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Probation Service for England and Wales

Volume 486: debated on Thursday 15 January 2009

To ask the Secretary of State for Justice what assessment he has made of the merits of converting probation boards into probation trusts; what will happen to a probation board if it fails to convert into a probation trust within the required timescale; and if he will make a statement. (246926)

The advantages of the creation of probation trusts were discussed through public consultation in 2005, during the passage of the Offender Management Act in 2007 and most recently in the analysis of probation services conducted by KPMG on behalf of the NOMS agency. I refer the hon. Member to my answer to the hon. Member for Ceredigion (Mark Williams) on 20 November 2008, Official Report, column 797W. Probation trusts will be contracted to provide services which reflect local needs and which have a clear focus on the achievement of outcomes. They will deliver services in partnership with providers from the private or voluntary and community sector based on the application of ‘best value’ principles and processes.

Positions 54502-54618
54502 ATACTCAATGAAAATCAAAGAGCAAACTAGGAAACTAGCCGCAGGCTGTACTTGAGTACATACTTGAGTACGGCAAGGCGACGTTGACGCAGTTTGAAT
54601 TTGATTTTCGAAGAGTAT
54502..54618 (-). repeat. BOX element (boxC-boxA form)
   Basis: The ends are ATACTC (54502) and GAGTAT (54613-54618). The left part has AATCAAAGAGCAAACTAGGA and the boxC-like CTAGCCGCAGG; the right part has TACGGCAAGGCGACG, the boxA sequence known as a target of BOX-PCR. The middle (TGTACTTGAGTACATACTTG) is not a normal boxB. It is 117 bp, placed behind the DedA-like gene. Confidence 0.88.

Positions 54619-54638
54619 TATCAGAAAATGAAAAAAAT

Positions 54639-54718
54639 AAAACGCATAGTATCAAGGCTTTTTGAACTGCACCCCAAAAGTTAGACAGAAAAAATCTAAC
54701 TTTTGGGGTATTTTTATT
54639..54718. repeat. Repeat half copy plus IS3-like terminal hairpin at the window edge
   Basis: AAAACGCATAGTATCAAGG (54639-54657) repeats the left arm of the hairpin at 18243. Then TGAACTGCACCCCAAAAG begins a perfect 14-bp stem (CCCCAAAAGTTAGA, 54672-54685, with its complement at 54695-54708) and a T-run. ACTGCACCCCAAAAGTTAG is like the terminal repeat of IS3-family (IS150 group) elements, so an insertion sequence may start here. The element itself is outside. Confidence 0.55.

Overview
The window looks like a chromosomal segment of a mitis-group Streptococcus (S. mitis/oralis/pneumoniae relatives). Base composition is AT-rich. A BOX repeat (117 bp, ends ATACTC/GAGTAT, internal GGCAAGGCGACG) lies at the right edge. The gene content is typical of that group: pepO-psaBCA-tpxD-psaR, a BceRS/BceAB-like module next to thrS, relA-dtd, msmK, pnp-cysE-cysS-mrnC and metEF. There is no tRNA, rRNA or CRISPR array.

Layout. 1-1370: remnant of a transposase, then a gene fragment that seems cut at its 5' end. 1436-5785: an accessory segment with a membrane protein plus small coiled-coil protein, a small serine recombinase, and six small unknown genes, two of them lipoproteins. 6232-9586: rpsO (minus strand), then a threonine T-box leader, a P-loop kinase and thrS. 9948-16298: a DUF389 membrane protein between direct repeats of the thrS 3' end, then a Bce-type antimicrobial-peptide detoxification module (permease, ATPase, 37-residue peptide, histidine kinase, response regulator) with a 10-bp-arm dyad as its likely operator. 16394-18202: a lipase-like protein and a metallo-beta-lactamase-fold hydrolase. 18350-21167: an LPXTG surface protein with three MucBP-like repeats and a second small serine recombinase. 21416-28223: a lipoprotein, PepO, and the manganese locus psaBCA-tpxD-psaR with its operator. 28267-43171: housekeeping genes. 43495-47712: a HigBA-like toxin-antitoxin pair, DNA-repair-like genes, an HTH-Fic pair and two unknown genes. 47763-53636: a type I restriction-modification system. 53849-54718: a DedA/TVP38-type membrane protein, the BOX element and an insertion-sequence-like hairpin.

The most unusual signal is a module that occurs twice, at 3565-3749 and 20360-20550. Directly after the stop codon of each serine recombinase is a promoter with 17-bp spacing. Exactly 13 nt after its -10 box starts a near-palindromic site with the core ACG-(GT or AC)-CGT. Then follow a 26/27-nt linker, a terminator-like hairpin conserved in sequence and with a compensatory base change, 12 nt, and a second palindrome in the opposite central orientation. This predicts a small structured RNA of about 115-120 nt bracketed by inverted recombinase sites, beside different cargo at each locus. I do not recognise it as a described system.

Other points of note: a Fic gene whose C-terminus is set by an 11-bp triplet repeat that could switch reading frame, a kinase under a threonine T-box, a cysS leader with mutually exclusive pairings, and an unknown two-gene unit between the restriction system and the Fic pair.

From April 2010, probation services will be provided by trusts delivering to contract or other providers following competition. We are currently developing the policy on what will happen to those boards who fail to become trusts, further details will be available by spring 2009.